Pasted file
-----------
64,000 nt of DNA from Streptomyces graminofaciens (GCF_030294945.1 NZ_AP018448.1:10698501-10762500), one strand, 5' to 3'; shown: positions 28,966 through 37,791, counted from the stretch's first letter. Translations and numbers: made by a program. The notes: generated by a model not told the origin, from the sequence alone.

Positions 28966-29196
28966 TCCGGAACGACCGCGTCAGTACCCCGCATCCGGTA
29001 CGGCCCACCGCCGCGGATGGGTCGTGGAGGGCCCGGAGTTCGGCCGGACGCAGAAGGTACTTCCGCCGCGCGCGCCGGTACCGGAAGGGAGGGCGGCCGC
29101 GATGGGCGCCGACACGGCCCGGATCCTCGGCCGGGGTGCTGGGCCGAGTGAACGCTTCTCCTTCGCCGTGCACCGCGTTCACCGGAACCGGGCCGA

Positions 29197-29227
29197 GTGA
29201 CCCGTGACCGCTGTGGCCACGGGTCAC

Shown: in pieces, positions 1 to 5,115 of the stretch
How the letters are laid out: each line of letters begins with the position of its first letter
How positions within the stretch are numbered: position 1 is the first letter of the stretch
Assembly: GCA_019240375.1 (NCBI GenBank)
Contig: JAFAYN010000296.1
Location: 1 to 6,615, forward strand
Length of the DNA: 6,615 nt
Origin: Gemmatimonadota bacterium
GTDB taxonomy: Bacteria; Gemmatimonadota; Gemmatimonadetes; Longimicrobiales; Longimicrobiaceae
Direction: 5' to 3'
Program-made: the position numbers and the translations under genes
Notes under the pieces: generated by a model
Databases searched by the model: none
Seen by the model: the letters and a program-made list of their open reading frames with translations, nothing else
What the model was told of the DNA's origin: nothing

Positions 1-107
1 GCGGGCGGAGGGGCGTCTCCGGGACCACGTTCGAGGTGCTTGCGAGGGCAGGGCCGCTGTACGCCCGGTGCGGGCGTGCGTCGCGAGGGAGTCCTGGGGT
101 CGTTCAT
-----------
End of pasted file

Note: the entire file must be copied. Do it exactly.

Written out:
64,000 nt of DNA from Streptomyces graminofaciens (GCF_030294945.1 NZ_AP018448.1:10698501-10762500), one strand, 5' to 3'; shown: positions 28,966 through 37,791, counted from the stretch's first letter. Translations and numbers: made by a program. The notes: generated by a model not told the origin, from the sequence alone.

Positions 28966-29196
28966 TCCGGAACGACCGCGTCAGTACCCCGCATCCGGTA
29001 CGGCCCACCGCCGCGGATGGGTCGTGGAGGGCCCGGAGTTCGGCCGGACGCAGAAGGTACTTCCGCCGCGCGCGCCGGTACCGGAAGGGAGGGCGGCCGC
29101 GATGGGCGCCGACACGGCCCGGATCCTCGGCCGGGGTGCTGGGCCGAGTGAACGCTTCTCCTTCGCCGTGCACCGCGTTCACCGGAACCGGGCCGA

Positions 29197-29227
29197 GTGA
29201 CCCGTGACCGCTGTGGCCACGGGTCAC

Shown: in pieces, positions 1 to 5,115 of the stretch
How the letters are laid out: each line of letters begins with the position of its first letter
How positions within the stretch are numbered: position 1 is the first letter of the stretch
Assembly: GCA_019240375.1 (NCBI GenBank)
Contig: JAFAYN010000296.1
Location: 1 to 6,615, forward strand
Length of the DNA: 6,615 nt
Origin: Gemmatimonadota bacterium
GTDB taxonomy: Bacteria; Gemmatimonadota; Gemmatimonadetes; Longimicrobiales; Longimicrobiaceae
Direction: 5' to 3'
Program-made: the position numbers and the translations under genes
Notes under the pieces: generated by a model
Databases searched by the model: none
Seen by the model: the letters and a program-made list of their open reading frames with translations, nothing else
What the model was told of the DNA's origin: nothing

Positions 1-107
1 GCGGGCGGAGGGGCGTCTCCGGGACCACGTTCGAGGTGCTTGCGAGGGCAGGGCCGCTGTACGCCCGGTGCGGGCGTGCGTCGCGAGGGAGTCCTGGGGT
101 CGTTCAT